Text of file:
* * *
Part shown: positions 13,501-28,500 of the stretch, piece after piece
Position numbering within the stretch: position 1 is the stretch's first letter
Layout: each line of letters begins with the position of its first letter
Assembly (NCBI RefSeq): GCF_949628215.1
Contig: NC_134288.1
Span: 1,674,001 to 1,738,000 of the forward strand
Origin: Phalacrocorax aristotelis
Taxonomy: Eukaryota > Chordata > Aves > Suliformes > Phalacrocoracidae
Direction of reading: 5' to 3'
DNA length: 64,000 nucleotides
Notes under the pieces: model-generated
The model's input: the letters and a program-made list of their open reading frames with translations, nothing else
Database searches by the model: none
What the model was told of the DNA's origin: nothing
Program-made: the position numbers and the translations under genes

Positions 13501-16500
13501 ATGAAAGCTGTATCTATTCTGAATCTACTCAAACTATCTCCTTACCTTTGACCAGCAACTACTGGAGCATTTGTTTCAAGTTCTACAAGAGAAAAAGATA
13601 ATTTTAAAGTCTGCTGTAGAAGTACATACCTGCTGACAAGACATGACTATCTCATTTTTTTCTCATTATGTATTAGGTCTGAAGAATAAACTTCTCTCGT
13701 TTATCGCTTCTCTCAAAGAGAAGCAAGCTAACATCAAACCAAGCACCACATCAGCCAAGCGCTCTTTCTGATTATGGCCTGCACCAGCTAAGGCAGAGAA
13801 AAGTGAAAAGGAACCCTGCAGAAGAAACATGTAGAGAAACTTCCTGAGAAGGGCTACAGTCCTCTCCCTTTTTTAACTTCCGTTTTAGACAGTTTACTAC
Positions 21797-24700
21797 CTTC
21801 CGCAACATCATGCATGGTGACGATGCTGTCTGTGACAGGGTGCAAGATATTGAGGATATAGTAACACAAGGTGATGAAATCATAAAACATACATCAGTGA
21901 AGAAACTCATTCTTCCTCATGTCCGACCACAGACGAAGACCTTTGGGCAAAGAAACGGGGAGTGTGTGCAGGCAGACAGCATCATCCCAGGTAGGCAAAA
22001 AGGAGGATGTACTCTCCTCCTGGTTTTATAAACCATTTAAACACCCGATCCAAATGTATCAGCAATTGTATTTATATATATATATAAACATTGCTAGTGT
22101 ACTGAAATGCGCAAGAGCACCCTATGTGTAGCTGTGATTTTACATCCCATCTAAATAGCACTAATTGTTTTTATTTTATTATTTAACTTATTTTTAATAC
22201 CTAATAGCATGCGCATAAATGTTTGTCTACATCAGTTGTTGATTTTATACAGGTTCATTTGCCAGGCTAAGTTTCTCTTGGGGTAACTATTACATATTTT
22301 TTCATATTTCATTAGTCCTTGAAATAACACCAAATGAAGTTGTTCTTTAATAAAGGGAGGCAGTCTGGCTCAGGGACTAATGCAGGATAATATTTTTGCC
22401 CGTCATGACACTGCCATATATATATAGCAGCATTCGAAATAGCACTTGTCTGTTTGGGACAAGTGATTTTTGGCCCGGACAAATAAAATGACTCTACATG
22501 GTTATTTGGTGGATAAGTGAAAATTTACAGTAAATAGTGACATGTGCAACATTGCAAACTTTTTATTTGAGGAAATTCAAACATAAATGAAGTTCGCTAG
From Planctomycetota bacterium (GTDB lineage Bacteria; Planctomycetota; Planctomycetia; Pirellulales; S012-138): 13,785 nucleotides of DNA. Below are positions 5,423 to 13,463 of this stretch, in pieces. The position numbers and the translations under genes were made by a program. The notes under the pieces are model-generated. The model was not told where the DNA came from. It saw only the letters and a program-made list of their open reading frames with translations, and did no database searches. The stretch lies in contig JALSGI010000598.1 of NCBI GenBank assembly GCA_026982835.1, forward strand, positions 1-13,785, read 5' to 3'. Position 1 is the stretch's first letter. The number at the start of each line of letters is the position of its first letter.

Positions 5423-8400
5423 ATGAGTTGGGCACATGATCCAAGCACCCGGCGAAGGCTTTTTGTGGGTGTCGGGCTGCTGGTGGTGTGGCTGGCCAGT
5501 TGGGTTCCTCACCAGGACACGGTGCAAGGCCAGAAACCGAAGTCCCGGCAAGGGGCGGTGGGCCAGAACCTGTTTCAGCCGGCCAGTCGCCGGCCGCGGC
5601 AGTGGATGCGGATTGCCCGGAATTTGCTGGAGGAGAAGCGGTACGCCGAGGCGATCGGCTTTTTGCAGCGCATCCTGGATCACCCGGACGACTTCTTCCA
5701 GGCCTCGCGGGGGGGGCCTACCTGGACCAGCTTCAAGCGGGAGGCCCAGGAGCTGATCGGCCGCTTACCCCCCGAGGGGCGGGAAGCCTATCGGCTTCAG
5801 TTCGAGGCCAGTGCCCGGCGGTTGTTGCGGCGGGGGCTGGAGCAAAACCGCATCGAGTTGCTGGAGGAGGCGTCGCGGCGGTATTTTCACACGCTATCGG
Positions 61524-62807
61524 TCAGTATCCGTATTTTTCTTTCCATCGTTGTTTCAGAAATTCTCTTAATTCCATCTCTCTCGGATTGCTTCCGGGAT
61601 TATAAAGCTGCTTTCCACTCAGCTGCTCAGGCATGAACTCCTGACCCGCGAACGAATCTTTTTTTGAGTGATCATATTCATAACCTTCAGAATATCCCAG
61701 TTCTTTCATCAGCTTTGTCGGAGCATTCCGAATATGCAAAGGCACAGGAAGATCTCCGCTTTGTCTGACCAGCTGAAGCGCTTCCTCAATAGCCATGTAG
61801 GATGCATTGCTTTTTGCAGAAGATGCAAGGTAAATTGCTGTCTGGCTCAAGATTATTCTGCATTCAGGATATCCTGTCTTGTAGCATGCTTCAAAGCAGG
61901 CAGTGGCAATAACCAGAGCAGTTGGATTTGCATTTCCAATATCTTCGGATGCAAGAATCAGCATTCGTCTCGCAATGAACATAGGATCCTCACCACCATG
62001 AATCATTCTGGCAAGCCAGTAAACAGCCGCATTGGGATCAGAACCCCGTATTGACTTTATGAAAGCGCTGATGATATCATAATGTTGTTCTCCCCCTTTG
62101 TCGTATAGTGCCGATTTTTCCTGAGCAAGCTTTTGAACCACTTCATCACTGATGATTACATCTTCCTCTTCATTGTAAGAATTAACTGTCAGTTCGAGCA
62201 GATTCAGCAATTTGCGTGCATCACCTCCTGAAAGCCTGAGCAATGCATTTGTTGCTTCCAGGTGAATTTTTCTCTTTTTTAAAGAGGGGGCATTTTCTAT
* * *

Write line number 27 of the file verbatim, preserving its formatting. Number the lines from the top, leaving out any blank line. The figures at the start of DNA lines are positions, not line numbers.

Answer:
22201 CTAATAGCATGCGCATAAATGTTTGTCTACATCAGTTGTTGATTTTATACAGGTTCATTTGCCAGGCTAAGTTTCTCTTGGGGTAACTATTACATATTTT